Small-cell lung cancer (SCLC) makes up about 10 - 15% of all lung cancer diagnoses, and is caused by smoking and inhaling second-hand smoke. This is an aggressive type of cancer that spreads quickly, and recurs extremely frequently after patients undergo chemotherapy treatments. Treatments for SCLC have not changed much in the past 30 years, but a team of researchers led by the Fred Hutchinson Cancer Research Center in Seattle has been investigating potential new therapy methods for the cancer and recently uncovered a gene that has the potential to be used in biology-based treatments for SCLC. (Image courtesy of Lindsay Fox via Wikimedia Commons and EcigaretteReviewed)
The Seattle research team led by Dr. David MacPherson from the Fred Hutch Division of Human Biology, in partnership with Dr. Kwon-Sik Park from the University of Virginia, studied genetic mutations that are found in patients with SCLC and found that the gene L-Myc is strengthened in those with SCLC. This discovery suggests that L-Myc might play a role in the development and recurrence of SCLC, and therefore creating treatments to specifically target the pathways that are regulated by L-Myc might work as cancer therapies.
Through their research, the life scientists found that L-Myc could turn on genes involved in protein synthesis, which promotes tumor development, and increasing the levels of L-Myc also increased the production of proteins. They have found that normal-levels of L-Myc contribute to SCLC development, and therefore increased amounts of the gene may be able to play a role in controlling relapses in the cancer after initial treatments.
Dr. MacPherson explained that: “We’ve showed that L-Myc is important in SCLC cells, and not just when it’s amplified. Basal levels of L-Myc are important in the biology of SCLC and could be therapeutically targetable.”
Along with studying the function of L-Myc, the researchers also tested the drug CX-5461 that is being tested in blood cancer trials to target pathways that produce proteins. When tested in SCLC preclinical trials, CX-5461 was found to initiate tumor regression and prevent the disease from progressing. Through more testing, the research team hopes to find if CX-5461 can be combined with current SCLC therapies to prevent the cancer from recurring after initial treatments.
The results from this study were published on June 9, 2016 in the journal Genes & Development.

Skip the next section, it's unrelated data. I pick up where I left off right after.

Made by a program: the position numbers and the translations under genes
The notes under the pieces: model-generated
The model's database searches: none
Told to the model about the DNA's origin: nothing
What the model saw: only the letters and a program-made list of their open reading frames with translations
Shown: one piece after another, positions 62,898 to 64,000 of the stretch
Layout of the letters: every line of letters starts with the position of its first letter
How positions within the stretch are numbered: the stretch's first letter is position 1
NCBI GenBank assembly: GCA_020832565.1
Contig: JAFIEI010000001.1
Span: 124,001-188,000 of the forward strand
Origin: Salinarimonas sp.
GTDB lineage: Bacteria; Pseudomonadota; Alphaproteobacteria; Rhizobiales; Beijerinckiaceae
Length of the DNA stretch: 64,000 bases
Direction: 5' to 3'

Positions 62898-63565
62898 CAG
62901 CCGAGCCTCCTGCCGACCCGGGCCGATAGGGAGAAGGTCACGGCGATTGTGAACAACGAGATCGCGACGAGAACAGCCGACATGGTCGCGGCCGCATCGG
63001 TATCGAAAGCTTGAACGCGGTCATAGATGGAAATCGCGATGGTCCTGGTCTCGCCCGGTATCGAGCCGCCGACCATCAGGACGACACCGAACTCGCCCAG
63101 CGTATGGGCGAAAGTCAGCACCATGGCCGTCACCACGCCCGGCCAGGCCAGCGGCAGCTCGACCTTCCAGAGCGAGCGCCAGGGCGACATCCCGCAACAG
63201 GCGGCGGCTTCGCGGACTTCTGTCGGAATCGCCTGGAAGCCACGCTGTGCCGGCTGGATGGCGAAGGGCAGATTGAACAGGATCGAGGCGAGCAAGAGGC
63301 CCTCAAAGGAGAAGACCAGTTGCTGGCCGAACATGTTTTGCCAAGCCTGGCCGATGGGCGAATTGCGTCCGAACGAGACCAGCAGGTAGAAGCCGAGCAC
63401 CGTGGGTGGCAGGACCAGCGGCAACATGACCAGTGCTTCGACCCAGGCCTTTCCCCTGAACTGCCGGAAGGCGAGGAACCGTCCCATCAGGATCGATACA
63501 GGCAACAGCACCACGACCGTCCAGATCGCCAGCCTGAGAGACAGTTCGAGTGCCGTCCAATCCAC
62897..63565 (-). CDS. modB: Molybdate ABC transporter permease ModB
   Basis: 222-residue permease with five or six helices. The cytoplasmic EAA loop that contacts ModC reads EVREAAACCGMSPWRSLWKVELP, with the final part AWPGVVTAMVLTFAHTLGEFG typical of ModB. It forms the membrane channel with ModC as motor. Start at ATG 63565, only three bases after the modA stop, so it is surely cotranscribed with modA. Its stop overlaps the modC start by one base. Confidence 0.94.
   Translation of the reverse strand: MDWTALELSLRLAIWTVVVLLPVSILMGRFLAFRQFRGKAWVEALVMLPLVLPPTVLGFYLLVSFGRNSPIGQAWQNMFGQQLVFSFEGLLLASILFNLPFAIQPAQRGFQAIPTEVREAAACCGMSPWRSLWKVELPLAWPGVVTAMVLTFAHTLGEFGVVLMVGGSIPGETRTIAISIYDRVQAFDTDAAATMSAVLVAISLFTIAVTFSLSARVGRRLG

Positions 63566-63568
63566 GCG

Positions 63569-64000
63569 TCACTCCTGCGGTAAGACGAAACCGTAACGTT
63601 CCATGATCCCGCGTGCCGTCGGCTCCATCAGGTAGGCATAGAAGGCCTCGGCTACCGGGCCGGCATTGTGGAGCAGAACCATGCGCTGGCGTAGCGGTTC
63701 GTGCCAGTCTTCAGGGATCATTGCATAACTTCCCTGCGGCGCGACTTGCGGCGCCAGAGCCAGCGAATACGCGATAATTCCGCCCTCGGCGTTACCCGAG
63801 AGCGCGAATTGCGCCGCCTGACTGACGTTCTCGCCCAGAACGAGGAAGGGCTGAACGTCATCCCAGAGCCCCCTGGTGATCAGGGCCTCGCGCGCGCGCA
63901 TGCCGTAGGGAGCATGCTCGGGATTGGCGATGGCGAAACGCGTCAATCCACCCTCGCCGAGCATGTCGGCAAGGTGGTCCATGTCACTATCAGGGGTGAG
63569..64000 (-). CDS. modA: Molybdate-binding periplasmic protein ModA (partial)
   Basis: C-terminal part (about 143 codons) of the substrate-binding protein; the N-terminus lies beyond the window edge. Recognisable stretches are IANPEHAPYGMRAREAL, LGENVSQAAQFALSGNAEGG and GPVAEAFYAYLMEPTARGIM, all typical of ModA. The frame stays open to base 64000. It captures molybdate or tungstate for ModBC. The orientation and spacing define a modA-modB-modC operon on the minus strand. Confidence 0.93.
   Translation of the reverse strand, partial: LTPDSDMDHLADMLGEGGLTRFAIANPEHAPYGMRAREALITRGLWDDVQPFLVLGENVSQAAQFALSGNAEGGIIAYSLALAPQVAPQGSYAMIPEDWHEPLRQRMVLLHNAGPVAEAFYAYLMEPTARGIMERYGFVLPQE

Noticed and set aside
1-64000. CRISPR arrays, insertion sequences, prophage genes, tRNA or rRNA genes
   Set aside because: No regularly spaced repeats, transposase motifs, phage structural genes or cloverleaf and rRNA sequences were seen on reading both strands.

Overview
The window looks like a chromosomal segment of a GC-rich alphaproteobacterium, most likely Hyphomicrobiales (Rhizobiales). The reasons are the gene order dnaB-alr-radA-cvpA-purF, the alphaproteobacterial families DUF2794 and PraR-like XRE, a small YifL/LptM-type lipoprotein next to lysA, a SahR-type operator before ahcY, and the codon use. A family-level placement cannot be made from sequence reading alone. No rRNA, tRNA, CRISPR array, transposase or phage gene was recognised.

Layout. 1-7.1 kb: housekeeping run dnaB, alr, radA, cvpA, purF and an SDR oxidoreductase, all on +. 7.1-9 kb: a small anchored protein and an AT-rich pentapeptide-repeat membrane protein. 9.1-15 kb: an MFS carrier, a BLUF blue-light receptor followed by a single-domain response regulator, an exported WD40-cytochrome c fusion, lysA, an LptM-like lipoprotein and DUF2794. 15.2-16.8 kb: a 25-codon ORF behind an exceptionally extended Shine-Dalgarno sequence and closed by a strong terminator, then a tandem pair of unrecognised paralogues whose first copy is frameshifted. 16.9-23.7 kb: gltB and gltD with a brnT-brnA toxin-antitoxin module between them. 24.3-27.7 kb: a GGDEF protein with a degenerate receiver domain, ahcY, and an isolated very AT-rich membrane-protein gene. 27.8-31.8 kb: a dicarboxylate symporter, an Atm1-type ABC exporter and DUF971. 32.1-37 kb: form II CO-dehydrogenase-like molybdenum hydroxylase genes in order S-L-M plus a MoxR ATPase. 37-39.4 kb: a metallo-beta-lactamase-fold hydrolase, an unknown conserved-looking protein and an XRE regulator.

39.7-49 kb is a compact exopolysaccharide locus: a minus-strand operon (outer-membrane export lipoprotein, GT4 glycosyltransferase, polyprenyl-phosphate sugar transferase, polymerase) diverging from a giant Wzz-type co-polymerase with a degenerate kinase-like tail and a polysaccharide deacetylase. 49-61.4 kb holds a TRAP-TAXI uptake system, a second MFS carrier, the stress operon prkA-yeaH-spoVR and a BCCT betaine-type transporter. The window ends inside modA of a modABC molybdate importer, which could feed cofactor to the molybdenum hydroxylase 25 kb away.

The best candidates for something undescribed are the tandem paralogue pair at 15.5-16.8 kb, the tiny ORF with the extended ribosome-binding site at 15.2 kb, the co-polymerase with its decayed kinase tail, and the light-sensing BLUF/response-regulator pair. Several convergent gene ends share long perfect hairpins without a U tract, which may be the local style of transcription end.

(Image courtesy of Biotechnology Calendar, Inc.)
Fred Hutchinson Cancer Research Center in Seattle, WA is a top-ranked research institution, receiving millions of dollars annually in the form of grants, awards, and donations. In the 2015 fiscal year, the university received more than $232.6 million in life science funding from the National Institutes of Health. Funding given to the university is used to establish new research buildings and support vital life science research:
- Uncovering colon cancer’s genetic roots is the focus of a new $13 million, four-year National Cancer Institute-funded project at Fred Hutchinson Cancer Research Center.
- Fred Hutchinson Cancer researchers received $12.9 million to support immunological studies.
With this funding, researchers in Seattle have the means to purchase many new lab products that will assist their research projects and clinical trials. Biotechnology Calendar, Inc. produces an annual BioResearch Product Faire™ event in Seattle that is a premiere opportunity for laboratory suppliers to market to life science researchers, and allows the researchers to find the best products and technologies for their work.
The 10th Annual BioResearch Product Faire™ Event in Seattle, WA will be held on August 31, 2016 and is expected to attract over 100 life scientists. Last year, 129 attendees came from 6 different research buildings and 14 on-campus departments.
To learn more about exhibiting at this popular event, visit the link below:
Researchers at Fred Hutch looking to find the best and newest tools available to use in their labs are invited to attend this free event. Visit the link below to learn more about the event, as well as to pre-register to save time at the door: